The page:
The Great Gatsby Reading Journal
by Bethany Schifferdecker
Chapter 1 (pg. 1-21)
Character: Nick Callaway
- Slow to judge others
- Originally from the Midwest, now lives on West Egg
- Works in bonds
- His family is well-off and owns a hardware store
Quote: "...Gatsby turned out all right at the end; it is what preyed on Gatsby, what foul dust floated in the wake of his dreams that temporarily closed out my interest in the abortive sorrows and short-winded elations of men," (pg. 2).
-This quote appears at the very beginning of the novel when the narrator is introducing the story. I believe that it's an example of foreshadowing for the events to come, though I can't say for sure until I've read more of the novel.
Chapter 2 (pg. 23-38)
Character: Tom Buchanan
- Married to Daisy but having an affair with a woman named Myrtle
- Very open about his affair by introducing his lover to Nick and taking her all over the city
- Willing to throw around money to keep Myrtle happy
- Proves himself to be abusive when he breaks Myrtle's nose at their party
Quote: "'...at least you didn't marry him.' 'I know I didn't.' 'Well, I married him,' said Myrtle, ambiguously. 'And that's the difference between your case and mine,'" (pg. 34).
-Myrtle is complaining about how unhappy she is in her marriage which is something that's been pretty important in the novel so far as both her and Daisy are dealing with failed marriages.
Chapter 3 (pg. 39-59)
Character: Jordan Baker
- A golf champion that is very well known
- Attends Gatsby's parties and is brought into his confidence on some secret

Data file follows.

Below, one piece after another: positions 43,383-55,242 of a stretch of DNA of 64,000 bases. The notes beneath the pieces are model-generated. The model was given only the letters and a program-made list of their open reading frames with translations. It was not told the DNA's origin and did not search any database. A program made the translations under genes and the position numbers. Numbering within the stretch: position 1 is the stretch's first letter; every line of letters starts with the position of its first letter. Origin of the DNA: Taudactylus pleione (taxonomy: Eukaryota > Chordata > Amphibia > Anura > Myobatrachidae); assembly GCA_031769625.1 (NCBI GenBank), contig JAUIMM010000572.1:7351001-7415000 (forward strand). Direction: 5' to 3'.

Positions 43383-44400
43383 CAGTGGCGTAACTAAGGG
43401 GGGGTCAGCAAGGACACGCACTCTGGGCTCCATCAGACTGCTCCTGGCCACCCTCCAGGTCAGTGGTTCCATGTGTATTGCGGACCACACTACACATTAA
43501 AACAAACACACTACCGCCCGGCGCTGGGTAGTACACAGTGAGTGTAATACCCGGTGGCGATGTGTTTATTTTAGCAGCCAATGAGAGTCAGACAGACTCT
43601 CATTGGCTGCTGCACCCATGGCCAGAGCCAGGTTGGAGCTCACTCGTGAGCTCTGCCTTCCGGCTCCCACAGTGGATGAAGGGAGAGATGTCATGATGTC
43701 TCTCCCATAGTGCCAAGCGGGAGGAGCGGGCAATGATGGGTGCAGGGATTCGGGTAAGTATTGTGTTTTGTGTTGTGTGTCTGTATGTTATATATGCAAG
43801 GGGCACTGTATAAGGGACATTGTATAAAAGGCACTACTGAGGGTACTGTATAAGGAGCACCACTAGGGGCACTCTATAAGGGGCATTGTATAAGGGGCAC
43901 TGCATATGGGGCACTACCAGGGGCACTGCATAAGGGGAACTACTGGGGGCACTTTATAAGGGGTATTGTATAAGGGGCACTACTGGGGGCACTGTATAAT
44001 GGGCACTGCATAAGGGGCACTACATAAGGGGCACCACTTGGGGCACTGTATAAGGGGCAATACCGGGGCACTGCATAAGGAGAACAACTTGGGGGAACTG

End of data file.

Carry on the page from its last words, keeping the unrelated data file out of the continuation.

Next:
- A generally dishonest person who avoids men who would be clever enough to realize it
Quote: "Every one suspects himself of at least one of the cardinal virtues, and this is mine: I am one of the few honest people that I have ever known," (pg. 59).
-This statement by Nick doesn't just tell the reader how honest he is, but shows how dishonest many of the other characters of the story are in contrast.
Chapter 4 (pg. 61-80)
Character: Mr. Gatsby
- Received honors in the war
- Inherited his money from family members
- Was once in love with Daisy and now wants to stage a chance meeting so he can see her again
Quote: "'Gatsby bought that house so that Daisy would be just across the bay.' Then it had not been merely the stars to which he had aspired on that June night. He came alive to me, delivered suddenly from the womb of his purposeless splendor," (pg. 78).
-In this quote, Gatsby becomes less of an enigma and more of a real, relatable character. His longing for a past love quickly defines his character and explains many of his actions.
Chapter 5 (pg. 81-96)
Character: Daisy Buchanan
- Unhappy in her marriage
- Still in love with Gatsby
- Willing to have an extramarital affair
Quote: "Daisy's face was smeared with tears, and when I came in she jumped up and began wiping at it with her handkerchief before a mirror. But there was a change in Gatsby that was simply confounding. He literally glowed; without a word or a gesture of exultation a new well-being radiated from him and filled the little room," (pg. 89).
-When Nick comes back in on Daisy and Gatsby, it's clear from this quote that they have definitely rekindled their previous romance and it's obviously a turning point for the whole plot line.
Chapter 6 (pg. 97-113)
Character: Tom Buchanan
- Is quick to judge (decides Gatsby must be a bootlegger)
- Pretentious (looks down on Gatsby for being of "new money")
- Doesn't even try to appear devoted to his wife as he leaves her at the party to hang out with another guy